The second is contempt for the things of this earth: “I have suffered the loss of all things and counted them but as dung that I may gain Christ” [Phil 3:8].

The third is patience under trail: “Love is strong as death” [Cant 8:6].

The fourth is resistance to temptation: “As a roaring lion he goeth about . . . who resist ye, strong in faith” [1 Pt 5:8-9].

The fifth is interior martyrdom, that is, the testimony not of blood but of one’s very life crying out to Christ: “I want to belong to Thee alone.”  It consists in fighting the concupiscences, in overcoming vice and in working manfully for the acquistion of virtues: “I have fought the good fight” [2 Tim 4:7].

Courage, contempt of earth, patience in trial, resistance to temptation, and martyrdom are characteristics of the strength of Christ within us, first of all, but also of His strength in our actions.  Dom Chautard says that through the progress of a soul in the interior life the divine action works in inverse proportion to our own effort.  That is to say, in the beginning of our journey, we act under the influence of God’s grace, but it is we who act primarily, while God guides and often restrains us from compromising our life of prayer.  But in one who is more advanced, God’s power manifests itself more fully and directly, the apostle being moved by grace and collaborating more transparently with the Holy Spirit.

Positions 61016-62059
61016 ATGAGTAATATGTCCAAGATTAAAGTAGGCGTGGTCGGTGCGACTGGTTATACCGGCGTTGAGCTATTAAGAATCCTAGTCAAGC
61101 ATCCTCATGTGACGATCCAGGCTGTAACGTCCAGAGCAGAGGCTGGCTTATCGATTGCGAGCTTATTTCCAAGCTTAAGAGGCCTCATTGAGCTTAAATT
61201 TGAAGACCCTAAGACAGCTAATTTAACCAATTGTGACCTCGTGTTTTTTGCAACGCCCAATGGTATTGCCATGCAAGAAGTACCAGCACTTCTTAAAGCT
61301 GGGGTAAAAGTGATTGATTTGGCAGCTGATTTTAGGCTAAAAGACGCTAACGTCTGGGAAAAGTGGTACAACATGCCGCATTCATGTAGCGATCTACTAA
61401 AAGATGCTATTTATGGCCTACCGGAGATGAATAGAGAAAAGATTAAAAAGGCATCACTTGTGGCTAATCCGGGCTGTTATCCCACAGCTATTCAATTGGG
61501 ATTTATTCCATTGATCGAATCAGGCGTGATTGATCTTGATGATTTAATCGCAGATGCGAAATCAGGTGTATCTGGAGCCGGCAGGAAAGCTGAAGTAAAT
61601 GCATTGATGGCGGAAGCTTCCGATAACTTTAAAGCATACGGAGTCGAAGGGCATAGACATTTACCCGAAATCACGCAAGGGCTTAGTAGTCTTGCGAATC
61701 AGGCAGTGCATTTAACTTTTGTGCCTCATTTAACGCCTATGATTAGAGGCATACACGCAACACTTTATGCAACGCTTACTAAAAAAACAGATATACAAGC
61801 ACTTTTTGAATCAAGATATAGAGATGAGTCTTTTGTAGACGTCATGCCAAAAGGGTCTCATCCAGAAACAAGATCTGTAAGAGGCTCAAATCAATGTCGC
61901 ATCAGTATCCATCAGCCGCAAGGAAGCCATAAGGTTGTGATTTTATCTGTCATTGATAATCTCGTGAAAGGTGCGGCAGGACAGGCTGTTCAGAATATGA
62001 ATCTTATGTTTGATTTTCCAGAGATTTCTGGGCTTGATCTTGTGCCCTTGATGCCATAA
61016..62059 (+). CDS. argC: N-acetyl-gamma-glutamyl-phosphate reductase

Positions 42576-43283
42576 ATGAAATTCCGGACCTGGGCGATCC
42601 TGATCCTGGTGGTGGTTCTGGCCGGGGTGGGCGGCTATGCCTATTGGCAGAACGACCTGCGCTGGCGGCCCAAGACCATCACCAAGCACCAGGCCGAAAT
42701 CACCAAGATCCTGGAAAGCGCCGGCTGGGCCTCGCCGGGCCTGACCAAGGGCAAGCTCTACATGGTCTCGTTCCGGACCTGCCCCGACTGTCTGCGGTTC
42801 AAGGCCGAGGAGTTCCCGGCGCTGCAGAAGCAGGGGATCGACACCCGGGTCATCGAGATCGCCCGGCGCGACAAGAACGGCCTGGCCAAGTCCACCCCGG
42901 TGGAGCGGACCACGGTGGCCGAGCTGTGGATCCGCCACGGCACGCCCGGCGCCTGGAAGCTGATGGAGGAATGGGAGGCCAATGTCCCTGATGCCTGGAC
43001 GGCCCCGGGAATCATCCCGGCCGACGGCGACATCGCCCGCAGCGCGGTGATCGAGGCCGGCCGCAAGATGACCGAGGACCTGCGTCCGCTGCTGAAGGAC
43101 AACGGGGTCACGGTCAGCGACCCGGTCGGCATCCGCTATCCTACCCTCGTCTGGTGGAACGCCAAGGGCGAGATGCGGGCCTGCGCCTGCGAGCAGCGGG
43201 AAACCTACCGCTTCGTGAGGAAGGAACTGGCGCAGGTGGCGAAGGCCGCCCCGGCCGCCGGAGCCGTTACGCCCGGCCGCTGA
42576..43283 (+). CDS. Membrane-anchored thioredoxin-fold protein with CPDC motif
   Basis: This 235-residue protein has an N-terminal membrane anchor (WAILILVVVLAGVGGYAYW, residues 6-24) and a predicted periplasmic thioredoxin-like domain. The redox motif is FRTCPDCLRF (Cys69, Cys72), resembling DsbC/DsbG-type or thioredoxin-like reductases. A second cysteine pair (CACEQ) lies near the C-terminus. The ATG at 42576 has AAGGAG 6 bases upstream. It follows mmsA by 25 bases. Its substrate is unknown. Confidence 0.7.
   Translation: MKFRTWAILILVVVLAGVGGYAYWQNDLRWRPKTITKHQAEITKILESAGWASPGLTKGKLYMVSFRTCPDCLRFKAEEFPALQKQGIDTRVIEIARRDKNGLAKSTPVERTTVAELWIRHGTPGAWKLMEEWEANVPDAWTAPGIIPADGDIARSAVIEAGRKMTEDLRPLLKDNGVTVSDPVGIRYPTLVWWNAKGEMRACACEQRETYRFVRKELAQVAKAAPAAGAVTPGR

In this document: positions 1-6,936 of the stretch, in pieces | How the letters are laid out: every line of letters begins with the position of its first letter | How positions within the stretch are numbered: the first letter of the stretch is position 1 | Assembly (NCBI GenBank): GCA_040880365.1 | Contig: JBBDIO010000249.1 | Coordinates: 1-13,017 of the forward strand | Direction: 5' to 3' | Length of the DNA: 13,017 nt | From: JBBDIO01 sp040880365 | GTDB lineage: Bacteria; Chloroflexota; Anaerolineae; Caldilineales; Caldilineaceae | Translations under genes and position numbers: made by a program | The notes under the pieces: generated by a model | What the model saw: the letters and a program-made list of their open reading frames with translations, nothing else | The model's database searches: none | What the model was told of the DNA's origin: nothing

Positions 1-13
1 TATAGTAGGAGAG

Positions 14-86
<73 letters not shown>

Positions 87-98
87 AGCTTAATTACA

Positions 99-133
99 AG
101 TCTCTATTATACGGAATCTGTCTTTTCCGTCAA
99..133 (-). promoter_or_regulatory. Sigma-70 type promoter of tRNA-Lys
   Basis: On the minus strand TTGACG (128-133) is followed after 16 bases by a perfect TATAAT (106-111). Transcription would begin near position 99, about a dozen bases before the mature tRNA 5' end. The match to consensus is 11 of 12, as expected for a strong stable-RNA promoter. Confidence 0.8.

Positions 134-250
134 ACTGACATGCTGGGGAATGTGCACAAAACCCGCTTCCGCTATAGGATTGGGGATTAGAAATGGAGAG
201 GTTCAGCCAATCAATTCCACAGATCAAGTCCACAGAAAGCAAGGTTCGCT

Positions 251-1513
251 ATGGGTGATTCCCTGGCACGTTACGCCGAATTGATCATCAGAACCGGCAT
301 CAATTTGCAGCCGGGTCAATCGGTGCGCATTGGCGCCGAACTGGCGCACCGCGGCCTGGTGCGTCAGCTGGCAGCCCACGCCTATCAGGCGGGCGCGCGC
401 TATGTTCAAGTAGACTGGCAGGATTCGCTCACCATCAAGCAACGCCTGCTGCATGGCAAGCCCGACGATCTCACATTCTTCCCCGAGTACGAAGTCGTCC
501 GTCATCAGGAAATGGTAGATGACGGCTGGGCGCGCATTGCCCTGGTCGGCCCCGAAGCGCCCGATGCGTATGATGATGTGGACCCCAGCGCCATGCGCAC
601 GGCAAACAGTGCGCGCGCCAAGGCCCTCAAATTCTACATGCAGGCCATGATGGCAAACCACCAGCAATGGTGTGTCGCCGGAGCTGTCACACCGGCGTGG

The trick here for a knight of Our Lady is to understand that the spiritual discipline of the “strength of Christ,” is a kind of surrender, trust and long-suffering, while the vigor of the active life is generosity and mercy.  The inverse proportion of God’s activity within the soul must not become a kind of quietism, where we just assume that our prayers will supply for our lack of zeal for the works of justice and mercy.  In fact the spiritual life itself is a battle and can only thrive where there is the courage to face and overcome obstacles and enemies.